View From the Ground, by Dr Honor Merriman
A couple of weeks ago, I had coffee with four doctors with whom I worked for many happy years. They have retired from general practice, are well, and are content with their lives; in contrast, I have continued to work past the usual retirement age, but am no longer a GP partner. I sometimes ask myself if continuing to work is wise, but not as often as my friends ask me the same question!
General practice has changed considerably in recent years, and I am not at all surprised that many GPs have reduced their hours or left the profession. There are many reasons for this, among which are recent Government decisions and negative media portrayals of general practice. The departure of GPs leaves problems for those who remain: it feels like we are a row of dominoes that once stood in a line, but are now slowly falling against one another so that soon none will stand.
This may be old news, but it feels ever more acute. In many practices, regular resilience training is offered to help practitioners deal with pressures resulting from workforce shortages, but when the tasks are too large for any workforce to address, this can feel insulting. After 50 years of practising medicine, I have learnt many ways to be resilient. You certainly learn personal and family survival when you have to use all of your annual leave to have a baby, then come back to take your turn doing out-of-hours cover on top of your daytime duties. I have no quick answers to the problems facing general practice, and I would mistrust anyone who says that they do.
However, there are some glimmers of hope. Having a mix of skills in the practice can be really effective—where I work, I feel very privileged to be part of a great team. We have excellent paramedics and nurses working alongside us, as well as wonderful pharmacists and social prescribers. Our primary care visiting service also offers patients acute home visits of a very high standard.
In addition, our local training hub1 has provided free-of-charge GP wellbeing and career mentoring services for several years now. We also have resources to aid the recruitment and retention of GPs, and are developing support and development services for team members at all stages of their career. These include:
- new-to-practice programmes for GPs and nurses (part of a national initiative2)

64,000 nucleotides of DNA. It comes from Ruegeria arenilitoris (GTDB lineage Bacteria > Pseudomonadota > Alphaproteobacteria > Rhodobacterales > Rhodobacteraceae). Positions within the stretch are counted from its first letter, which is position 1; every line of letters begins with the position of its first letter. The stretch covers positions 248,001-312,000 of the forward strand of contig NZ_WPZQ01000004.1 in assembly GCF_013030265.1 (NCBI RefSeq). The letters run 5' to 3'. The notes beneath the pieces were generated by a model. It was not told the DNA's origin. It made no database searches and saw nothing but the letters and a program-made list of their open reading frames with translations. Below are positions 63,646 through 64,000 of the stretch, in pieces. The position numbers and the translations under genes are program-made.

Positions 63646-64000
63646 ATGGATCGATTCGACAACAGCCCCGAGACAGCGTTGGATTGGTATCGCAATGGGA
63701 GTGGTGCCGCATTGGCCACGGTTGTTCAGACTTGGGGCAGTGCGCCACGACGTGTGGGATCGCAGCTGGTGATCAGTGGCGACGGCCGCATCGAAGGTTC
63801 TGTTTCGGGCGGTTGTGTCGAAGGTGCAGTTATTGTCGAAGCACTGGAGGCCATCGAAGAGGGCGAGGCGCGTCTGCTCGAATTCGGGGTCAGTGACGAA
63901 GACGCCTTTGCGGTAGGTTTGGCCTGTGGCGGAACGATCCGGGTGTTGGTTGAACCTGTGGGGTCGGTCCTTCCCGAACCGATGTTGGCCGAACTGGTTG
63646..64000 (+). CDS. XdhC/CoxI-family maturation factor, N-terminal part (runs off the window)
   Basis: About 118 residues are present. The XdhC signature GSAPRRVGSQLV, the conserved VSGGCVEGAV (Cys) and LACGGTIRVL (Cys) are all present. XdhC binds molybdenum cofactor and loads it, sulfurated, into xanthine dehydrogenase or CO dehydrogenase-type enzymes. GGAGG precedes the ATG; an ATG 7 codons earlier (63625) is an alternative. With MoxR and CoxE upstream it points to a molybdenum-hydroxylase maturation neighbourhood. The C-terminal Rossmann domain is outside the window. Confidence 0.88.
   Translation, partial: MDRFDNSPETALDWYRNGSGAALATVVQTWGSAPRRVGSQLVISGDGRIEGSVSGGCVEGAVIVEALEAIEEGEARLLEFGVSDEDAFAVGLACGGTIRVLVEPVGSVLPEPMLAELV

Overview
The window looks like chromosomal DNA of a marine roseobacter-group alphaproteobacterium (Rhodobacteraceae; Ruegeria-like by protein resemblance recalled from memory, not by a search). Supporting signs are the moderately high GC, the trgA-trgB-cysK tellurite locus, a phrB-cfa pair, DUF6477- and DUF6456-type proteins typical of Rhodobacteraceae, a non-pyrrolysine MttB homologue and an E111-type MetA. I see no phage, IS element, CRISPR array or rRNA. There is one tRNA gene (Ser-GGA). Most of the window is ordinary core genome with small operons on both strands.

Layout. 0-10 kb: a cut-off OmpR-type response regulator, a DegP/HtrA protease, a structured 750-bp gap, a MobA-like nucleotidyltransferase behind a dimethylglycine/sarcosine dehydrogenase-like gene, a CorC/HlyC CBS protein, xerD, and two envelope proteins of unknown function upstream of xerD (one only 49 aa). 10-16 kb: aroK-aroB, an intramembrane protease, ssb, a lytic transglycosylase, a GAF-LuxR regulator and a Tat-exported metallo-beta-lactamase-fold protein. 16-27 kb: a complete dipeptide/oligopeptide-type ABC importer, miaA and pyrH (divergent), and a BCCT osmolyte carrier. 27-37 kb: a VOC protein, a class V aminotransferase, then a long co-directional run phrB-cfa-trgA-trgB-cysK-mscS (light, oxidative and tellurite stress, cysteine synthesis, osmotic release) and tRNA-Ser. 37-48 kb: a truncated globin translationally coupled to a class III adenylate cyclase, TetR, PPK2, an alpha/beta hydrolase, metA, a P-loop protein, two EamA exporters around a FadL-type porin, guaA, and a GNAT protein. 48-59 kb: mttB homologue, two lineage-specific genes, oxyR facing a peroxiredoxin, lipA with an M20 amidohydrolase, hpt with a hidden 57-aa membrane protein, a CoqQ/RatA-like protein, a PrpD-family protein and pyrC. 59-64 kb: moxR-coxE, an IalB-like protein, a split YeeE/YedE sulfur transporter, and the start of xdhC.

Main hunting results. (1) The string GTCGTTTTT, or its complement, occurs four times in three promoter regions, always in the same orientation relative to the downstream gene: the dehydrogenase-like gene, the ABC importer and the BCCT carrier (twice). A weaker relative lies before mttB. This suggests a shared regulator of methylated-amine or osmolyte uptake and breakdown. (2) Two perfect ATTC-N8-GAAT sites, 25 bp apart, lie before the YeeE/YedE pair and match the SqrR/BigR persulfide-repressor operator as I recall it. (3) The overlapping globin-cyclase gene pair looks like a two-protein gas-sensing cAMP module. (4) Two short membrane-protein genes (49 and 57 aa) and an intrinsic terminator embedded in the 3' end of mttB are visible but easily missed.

- locum chambers,3 in affiliation with the National Association of Sessional GPs
- mid-career fellowships
- support for GPs nearing the end of their working life who would welcome a portfolio career, enabling them to share their skills and expertise
- preceptorship mentoring4 for new-to-practice physician associates
- mentoring for international medical graduates in training.
The first GPs to participate in our new-to-practice fellowship programme have nearly completed their 2-year course, and it has been a real pleasure to mentor five of them myself. Each of these GPs has an in-practice and an external mentor, and has had protected time to do practice-based project work. They have also had monthly meetings with local experts to help them develop as independent practitioners. The posts were open to salaried GPs, although one of those I meet regularly is already a GP partner, and they have all taken every opportunity to progress. Their enthusiasm is inspirational and, despite the many problems that they have faced, they go from strength to strength.
The training hub in my area also delivers training for mentors who do not have recognised qualifications; as a group, we see ourselves as coaches rather than mentors. The benefits to general practice are therefore twofold: we now have both enthusiastic new GPs, and more mature GPs gaining additional skills. I have even found my coaching skills useful when talking to patients, not just when teaching.
Let’s see glimmers of hope develop into a beacon of light for general practice.
Dr Honor Merriman
Senior Appraiser and Clinical Advisor, NHS England and NHS Improvement South East Region